So I went back down and looked at this again, I think my first photo may have exaggerated it a little bit. I was trying to get the light to strike it as well as possible as it's hard to get these things to turn up sometimes in pictures.

It's still there, but for me, the way I play anyways, I do not feel that discrepancy. Someone else very well may.

My other concern was with anything structurally weakening over time in that area. My guess would have been no, but wanted to make sure.

Here's a few more pictures of the area:

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dumeril7

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Thanks for the additional photos. Personally, I'd still send it back. That seam gap would be just too big for me to ignore, and I'd definitely feel it. That said, I don't think it's a structural issue. The fretboard is glued on most of its underside surface. It's not going anywhere. It's just a fit and finish issue. As I said before, it's a personal decision whether to send that back or not. But I don't think there's anything to worry about from a reliability point of view.

D7
 

Jim Klein

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you could fill it in using one of those touch up pens from stewmac.. just a little at a time , let it dry repeat until its up to the surface and paper it smooth with some 600 grit down to 1000 and polish it. like drop filling a dent..use the clear lac. pen.
 

98Redbird

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you could fill it in using one of those touch up pens from stewmac.. just a little at a time , let it dry repeat until its up to the surface and paper it smooth with some 600 grit down to 1000 and polish it. like drop filling a dent..use the clear lac. pen.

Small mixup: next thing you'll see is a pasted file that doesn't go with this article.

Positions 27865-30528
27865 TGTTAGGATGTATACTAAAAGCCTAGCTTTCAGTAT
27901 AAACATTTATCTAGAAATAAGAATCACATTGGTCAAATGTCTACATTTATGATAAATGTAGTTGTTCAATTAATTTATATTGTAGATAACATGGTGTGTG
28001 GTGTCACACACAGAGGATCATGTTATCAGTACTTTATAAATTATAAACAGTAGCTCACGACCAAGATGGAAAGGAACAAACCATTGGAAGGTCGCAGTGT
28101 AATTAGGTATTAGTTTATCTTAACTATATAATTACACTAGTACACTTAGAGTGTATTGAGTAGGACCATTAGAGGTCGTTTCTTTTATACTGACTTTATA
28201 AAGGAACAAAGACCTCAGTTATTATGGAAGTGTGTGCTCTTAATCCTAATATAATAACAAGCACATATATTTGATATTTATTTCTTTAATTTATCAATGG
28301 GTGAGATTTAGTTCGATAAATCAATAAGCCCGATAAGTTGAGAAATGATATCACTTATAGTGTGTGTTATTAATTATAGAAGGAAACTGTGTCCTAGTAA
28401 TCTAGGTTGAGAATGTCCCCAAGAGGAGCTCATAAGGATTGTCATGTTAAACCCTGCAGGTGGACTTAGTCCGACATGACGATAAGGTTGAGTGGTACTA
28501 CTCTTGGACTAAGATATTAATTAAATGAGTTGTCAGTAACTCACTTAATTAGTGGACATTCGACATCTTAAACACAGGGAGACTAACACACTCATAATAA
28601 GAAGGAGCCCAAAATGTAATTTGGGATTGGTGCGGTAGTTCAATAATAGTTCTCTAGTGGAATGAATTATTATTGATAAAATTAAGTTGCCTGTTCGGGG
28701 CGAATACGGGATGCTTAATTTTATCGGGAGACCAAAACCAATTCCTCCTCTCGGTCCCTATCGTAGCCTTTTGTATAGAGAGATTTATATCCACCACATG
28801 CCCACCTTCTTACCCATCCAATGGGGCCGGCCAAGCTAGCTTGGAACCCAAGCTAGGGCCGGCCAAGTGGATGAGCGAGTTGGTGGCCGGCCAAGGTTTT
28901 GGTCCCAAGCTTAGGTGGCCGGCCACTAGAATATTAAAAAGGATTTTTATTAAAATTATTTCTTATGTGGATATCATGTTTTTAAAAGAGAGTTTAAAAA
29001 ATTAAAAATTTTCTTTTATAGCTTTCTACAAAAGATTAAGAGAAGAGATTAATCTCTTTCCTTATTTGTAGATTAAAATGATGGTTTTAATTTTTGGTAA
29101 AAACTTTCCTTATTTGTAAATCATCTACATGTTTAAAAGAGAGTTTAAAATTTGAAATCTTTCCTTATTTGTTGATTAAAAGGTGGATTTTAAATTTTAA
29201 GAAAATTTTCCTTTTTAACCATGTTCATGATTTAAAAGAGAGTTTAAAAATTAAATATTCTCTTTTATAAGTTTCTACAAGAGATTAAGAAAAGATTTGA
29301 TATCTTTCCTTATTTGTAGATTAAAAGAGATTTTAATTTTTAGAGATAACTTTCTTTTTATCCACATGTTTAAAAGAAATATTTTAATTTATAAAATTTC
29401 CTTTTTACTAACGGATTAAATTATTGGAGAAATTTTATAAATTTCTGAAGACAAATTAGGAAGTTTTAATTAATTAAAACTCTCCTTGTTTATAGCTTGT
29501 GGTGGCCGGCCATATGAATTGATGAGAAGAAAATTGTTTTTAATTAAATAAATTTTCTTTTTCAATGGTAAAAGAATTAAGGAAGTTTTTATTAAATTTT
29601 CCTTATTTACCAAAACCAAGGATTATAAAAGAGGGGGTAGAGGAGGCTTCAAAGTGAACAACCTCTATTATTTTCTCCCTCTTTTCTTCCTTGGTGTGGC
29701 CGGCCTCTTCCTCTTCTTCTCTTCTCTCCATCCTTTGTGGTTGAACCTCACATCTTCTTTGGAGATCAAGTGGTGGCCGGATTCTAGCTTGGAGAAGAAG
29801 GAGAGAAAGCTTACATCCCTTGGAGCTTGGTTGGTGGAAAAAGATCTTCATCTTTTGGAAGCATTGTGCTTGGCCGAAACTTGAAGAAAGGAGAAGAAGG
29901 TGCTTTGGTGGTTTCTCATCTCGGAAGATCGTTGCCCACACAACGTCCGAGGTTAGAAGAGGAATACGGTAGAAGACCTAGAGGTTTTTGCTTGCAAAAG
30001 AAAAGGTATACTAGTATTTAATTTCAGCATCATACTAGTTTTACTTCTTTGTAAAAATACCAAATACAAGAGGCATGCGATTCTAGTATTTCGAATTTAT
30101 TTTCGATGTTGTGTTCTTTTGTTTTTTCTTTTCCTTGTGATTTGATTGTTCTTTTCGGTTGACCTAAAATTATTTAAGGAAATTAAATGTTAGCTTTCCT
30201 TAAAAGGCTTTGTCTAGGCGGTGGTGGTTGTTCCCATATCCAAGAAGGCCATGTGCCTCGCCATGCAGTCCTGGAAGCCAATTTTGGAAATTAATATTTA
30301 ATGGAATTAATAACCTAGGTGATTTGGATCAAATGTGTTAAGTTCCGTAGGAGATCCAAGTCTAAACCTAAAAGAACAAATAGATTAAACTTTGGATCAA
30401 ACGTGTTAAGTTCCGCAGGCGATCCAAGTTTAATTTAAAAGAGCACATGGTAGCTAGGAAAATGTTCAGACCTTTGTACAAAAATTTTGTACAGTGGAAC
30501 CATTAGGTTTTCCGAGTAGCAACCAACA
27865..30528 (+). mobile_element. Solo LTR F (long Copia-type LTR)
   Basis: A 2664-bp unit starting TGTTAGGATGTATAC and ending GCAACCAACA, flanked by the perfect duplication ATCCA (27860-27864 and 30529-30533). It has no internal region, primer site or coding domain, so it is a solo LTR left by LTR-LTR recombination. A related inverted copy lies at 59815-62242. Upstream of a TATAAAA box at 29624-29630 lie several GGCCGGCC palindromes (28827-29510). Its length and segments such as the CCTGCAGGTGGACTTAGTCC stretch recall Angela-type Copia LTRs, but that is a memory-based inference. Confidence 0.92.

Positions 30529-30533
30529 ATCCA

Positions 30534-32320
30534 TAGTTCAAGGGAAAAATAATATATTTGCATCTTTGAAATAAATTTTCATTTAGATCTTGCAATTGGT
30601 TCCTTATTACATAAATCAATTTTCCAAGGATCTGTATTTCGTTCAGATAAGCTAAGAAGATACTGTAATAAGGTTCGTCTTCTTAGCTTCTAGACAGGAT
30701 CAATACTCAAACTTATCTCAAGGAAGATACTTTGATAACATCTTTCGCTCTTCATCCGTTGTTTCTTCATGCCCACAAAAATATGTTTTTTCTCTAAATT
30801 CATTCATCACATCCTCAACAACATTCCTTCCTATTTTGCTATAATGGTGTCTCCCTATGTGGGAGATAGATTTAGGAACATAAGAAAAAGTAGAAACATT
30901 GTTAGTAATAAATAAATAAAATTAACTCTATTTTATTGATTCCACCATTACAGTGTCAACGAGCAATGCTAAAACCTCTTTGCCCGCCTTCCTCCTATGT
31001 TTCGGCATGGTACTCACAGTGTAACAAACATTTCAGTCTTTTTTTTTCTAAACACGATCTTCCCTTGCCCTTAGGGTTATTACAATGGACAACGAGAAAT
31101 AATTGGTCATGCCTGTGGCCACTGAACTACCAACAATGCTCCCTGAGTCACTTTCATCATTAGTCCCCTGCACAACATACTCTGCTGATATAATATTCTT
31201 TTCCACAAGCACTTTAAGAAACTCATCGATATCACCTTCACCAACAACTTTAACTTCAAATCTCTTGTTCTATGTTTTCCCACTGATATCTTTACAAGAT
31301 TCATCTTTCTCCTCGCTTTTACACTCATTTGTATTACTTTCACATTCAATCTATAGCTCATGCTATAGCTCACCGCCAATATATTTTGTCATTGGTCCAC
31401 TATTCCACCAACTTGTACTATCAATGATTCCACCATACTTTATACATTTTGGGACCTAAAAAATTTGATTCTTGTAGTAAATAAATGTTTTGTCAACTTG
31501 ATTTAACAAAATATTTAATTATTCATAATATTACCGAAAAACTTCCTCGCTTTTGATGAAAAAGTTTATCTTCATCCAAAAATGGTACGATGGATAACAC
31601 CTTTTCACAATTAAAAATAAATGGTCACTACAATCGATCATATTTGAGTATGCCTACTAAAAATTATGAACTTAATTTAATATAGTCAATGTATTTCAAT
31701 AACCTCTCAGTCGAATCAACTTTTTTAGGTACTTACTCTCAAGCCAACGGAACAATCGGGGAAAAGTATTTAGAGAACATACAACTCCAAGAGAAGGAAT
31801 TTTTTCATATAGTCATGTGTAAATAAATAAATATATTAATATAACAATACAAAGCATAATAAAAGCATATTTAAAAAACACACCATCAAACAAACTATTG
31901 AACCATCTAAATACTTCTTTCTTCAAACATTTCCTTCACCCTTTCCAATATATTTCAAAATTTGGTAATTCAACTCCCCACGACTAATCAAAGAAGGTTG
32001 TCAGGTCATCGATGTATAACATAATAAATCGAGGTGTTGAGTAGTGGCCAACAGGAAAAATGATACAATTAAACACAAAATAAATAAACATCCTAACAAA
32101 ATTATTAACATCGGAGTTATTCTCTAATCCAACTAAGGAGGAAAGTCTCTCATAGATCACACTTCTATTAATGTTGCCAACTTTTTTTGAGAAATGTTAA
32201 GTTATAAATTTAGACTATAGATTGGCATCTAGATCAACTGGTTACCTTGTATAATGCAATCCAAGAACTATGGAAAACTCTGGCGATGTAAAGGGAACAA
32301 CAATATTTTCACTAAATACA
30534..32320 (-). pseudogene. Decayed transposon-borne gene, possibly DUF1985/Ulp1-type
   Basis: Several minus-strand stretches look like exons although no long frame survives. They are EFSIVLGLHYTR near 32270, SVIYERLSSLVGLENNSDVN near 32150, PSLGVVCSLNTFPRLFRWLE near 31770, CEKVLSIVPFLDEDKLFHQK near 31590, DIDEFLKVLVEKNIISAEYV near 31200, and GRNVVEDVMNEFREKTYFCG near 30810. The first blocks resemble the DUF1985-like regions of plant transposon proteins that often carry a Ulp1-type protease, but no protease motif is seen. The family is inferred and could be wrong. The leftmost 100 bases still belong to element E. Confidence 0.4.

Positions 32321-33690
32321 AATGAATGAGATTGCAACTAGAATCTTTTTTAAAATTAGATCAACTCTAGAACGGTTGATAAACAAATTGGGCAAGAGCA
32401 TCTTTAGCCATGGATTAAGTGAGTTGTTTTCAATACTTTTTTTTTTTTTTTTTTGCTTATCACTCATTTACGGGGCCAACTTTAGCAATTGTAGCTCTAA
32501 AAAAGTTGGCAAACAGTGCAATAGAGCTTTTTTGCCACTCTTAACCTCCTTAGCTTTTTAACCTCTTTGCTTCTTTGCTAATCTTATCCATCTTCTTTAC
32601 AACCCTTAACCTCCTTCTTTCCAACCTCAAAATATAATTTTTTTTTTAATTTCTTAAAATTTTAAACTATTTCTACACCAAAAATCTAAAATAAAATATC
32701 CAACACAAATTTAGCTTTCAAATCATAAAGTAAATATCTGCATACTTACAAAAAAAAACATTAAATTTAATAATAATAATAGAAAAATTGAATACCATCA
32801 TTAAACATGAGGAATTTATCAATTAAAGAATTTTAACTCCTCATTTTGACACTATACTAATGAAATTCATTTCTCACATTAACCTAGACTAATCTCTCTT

That's actually a good idea. I looked it up, would Stewmac Clear Gloss Lacquer item number 7050 be the correct one?
 

Dilver

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I don’t get it. My 2018 came perfect, had none of those issues and that was 3 years ago. You shouldn’t have to touch up anything. Send it back.
 
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LesPaul60sTribute

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I have owned many Gibson guitars with no binding - none of mine have had issues as I see in your images. Yours looks pretty extreme. We have seen more than a few of these QC posts in the last few weeks. I really have to wonder what is going on at Gibson.

Yours is really poor QC and build. I would never accept that. It looks like an amateur build.
 

endial

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I would rock the snot out of that thing. Sure, it's flawed, but if it brings the goods I'd take it. I guess it boils down to what is more important to you.

You def deserved the discount in this case, even though it's in a typically unseen area. Glad you can't feel it.
 

Jim Klein

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I figured that since you took the discount you are keeping the guitar , so that is how I would deal with it. not sure about the number but I got a "ColorTone " clear gloss touch-up marker from stewmac. worked well for my project ..you might need 2 for that job ,tape off the area and go slow layer it in rather than trying to fill it all at once..just a way to repair it. I have one but it has no big flaws like that . they are good players. good luck.